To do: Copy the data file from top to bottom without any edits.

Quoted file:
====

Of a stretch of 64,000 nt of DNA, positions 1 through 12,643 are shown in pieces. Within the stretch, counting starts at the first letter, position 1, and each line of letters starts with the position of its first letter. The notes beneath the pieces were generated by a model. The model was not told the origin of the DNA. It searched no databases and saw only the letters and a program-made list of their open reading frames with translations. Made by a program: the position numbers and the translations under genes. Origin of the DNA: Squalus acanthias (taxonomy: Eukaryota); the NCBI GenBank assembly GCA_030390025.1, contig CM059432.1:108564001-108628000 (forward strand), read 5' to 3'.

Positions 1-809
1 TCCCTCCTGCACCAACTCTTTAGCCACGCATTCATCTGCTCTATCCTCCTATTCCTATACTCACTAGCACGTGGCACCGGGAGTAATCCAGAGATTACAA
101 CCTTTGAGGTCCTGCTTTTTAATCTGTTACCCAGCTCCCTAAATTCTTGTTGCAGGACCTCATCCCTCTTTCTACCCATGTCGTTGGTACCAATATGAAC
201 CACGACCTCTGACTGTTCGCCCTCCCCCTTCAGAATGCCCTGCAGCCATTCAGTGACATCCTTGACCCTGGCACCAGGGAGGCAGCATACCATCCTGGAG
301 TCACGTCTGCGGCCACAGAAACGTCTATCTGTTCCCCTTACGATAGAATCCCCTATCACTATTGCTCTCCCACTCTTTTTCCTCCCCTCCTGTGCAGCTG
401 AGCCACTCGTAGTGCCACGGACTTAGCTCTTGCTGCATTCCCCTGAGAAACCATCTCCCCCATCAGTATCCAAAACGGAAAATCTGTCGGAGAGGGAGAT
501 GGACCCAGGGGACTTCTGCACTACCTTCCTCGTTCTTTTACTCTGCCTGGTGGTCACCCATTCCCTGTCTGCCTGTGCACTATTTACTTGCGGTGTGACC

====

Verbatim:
Of a stretch of 64,000 nt of DNA, positions 1 through 12,643 are shown in pieces. Within the stretch, counting starts at the first letter, position 1, and each line of letters starts with the position of its first letter. The notes beneath the pieces were generated by a model. The model was not told the origin of the DNA. It searched no databases and saw only the letters and a program-made list of their open reading frames with translations. Made by a program: the position numbers and the translations under genes. Origin of the DNA: Squalus acanthias (taxonomy: Eukaryota); the NCBI GenBank assembly GCA_030390025.1, contig CM059432.1:108564001-108628000 (forward strand), read 5' to 3'.

Positions 1-809
1 TCCCTCCTGCACCAACTCTTTAGCCACGCATTCATCTGCTCTATCCTCCTATTCCTATACTCACTAGCACGTGGCACCGGGAGTAATCCAGAGATTACAA
101 CCTTTGAGGTCCTGCTTTTTAATCTGTTACCCAGCTCCCTAAATTCTTGTTGCAGGACCTCATCCCTCTTTCTACCCATGTCGTTGGTACCAATATGAAC
201 CACGACCTCTGACTGTTCGCCCTCCCCCTTCAGAATGCCCTGCAGCCATTCAGTGACATCCTTGACCCTGGCACCAGGGAGGCAGCATACCATCCTGGAG
301 TCACGTCTGCGGCCACAGAAACGTCTATCTGTTCCCCTTACGATAGAATCCCCTATCACTATTGCTCTCCCACTCTTTTTCCTCCCCTCCTGTGCAGCTG
401 AGCCACTCGTAGTGCCACGGACTTAGCTCTTGCTGCATTCCCCTGAGAAACCATCTCCCCCATCAGTATCCAAAACGGAAAATCTGTCGGAGAGGGAGAT
501 GGACCCAGGGGACTTCTGCACTACCTTCCTCGTTCTTTTACTCTGCCTGGTGGTCACCCATTCCCTGTCTGCCTGTGCACTATTTACTTGCGGTGTGACC